Comments on Non-Mfg ISM

Looks from the chart we’re getting close to the post Bush tax cut, coming out of that recession highs, so we’re on track for our 3-5% read gdp growth guestimates.

And the high productivity reported today reinforces our thoughts on unemployment coming down only slowly as well.

Last time around the expansion phase of what became the sub prime crisis was a substantial contributor to private sector credit growth. Without that kind of contribution from somewhere else, this recovery could be more modest than the last.

For exports to be sustained, the govt would have to keep the dollar down with fx purchases and reserve building, which in my humble opinion isn’t going to happen. That means the adjustment takes place via a climbing US dollar that continues until it dampens exports. Much like what the euro zone has experienced for the last decade or so.

Karim writes:

Multi-year highs for overall index, new orders (3rd highest on record-chart attached), and employment.
Anecdotes also very positive.

  • “New initiatives creating increase in spending.” (Finance & Insurance)
  • “Indications are that business is picking up and that 2011 could see positive growth across many industries. We are seeing an increase in orders at the beginning of the year.” (Professional, Scientific & Technical Services)
  • “Starting to see higher prices in many areas. Low inventory levels are leading to longer delivery time frames.” (Public Administration)
  • “Business uncertainty seems to be subsiding.” (Management of Companies & Support Services)
  • “Business activity is picking up. The challenges in the textile market (cotton/polyester) are significantly impacting price along with the inability to secure pricing for a period longer than two months.” (Accommodation & Food Services)
  • “2011 looking better than 2010.” (Information)

Jan Dec
Composite 59.4 57.1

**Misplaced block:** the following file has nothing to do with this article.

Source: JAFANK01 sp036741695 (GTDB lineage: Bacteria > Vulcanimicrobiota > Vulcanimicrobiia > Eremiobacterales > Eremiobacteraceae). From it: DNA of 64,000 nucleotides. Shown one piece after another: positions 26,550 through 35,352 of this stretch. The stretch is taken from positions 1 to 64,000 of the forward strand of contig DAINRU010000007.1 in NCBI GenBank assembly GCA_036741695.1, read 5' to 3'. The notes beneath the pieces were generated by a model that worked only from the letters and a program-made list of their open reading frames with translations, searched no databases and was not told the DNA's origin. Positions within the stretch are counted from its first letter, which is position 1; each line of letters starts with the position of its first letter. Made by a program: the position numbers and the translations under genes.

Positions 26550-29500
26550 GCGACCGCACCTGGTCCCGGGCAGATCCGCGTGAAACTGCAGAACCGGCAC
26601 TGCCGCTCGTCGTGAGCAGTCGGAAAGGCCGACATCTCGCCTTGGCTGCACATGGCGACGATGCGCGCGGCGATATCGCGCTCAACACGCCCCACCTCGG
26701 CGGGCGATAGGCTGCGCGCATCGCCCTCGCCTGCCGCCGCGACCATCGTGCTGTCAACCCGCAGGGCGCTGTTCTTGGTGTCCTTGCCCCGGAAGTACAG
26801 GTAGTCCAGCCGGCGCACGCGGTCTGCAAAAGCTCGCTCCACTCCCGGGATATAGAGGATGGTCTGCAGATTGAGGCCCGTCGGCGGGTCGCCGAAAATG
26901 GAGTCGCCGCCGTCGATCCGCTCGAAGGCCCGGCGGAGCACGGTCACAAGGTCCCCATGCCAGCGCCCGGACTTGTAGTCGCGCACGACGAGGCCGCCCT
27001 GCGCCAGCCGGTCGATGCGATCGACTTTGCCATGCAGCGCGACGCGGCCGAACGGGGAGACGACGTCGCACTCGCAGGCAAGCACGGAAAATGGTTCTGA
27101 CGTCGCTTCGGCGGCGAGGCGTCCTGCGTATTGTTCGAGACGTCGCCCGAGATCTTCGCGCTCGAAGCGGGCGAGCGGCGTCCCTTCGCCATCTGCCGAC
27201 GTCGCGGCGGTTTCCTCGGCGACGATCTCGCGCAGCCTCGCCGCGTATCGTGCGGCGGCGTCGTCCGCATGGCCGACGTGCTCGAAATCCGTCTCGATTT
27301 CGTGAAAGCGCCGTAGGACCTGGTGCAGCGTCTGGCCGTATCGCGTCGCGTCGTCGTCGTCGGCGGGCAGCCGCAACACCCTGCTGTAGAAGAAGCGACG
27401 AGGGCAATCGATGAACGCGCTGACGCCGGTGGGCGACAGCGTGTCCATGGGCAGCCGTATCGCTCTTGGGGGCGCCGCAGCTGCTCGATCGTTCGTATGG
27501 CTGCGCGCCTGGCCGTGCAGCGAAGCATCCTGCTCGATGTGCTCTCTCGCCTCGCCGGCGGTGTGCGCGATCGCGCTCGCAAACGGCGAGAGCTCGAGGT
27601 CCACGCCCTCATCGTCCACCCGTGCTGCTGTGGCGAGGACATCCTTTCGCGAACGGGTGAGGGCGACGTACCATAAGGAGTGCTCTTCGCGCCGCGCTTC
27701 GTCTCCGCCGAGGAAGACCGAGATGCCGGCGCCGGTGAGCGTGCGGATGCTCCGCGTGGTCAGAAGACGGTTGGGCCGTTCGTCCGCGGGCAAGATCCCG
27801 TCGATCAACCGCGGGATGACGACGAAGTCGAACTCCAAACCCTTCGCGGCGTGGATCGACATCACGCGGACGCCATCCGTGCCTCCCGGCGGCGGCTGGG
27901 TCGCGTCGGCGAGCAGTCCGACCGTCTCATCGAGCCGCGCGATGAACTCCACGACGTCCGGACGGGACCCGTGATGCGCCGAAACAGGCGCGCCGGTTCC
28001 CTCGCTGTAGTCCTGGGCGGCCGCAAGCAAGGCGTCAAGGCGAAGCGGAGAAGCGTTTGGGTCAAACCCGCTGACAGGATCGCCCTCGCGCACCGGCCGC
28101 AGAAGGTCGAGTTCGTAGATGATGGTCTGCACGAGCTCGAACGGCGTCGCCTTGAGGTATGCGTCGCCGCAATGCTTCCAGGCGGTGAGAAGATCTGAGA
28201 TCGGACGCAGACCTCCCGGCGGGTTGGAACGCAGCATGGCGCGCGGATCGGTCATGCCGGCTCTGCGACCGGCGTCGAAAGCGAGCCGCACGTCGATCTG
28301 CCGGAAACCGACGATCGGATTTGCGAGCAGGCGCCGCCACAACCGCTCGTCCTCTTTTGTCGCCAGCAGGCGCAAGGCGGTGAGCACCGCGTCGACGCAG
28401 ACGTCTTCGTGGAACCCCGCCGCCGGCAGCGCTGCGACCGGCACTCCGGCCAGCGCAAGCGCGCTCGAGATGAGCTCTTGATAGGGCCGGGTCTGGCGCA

Business activity 64.6 62.9
Prices Paid 72.1 69.5
New Orders 64.9 61.4
Backlog of Orders 50.5 48.5
Supplier Deliveries 53.5 51.5
Inventory Change 49.0 52.5
Inventory Sentiment 60.0 61.5
Employment 54.5 52.6
Export orders 53.5 56.0
Imports 53.5 51.0

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3 Responses to Comments on Non-Mfg ISM

  1. danw says:

    I don’t know guys. I think the GFC is far more complex than macroeconomic indicators, and neo-classicalists for that matter, see. My take on the past few years is that the global financial system is increasingly unstable. These instabilities are caused by such things as lack of real government regulation, the Ponzi nature of private finance, rampant fraud in all nooks-and-crannies of the system, etc. MOST alarming is that central banks have addressed the crisis through monetary policies whose outcomes are difficult to predict.

    As everyone who reads this blog understands, once the various reserve accounts at the FED have been credited by monetary ops, and once those funds make it into the hands of those who might invest those monies (in equities or bond or commodities or currency markets), the control mechanism of the FED is eliminated. The FED can create the “liquidity”, but the FED cannot control how those monies are deployed.

    This is a classic destabilizing paradigm. Look at any system: take the Cold War and the build-up of nukes, for example. The .gov can build the weapons, but at some point the .gov (any .gov) must, by definition, lose control over an ever-expanding arsenal of weapons. The margin of error grows as the variability grows.

    The solution to the GFC, loose monetary policies, may succeed for some nations in the near term. But the longer term consequences of such actions are inherently destabilizing. Too much uncontrollable wealth in the hands of too many uncontrollable individuals and groups. Highly unstable.

    Pakistan is doubling its nuclear arsenal. Perhaps one way they can offset their own financial crisis is by selling a few bombs to the newly enriched, extremist speculators—made rich in part due to the accomodating monetary policies of the FED.


  2. Tom Hickey says:

    The GFC isn’t over yet, however. Zombie banks, clueless elites in business, finance, media, and government, and still some big shoes to drop.

    Here is Richard Koo’s latest Nomura letter.

    Turmoil results when policymakers do not understand balance sheet recessions


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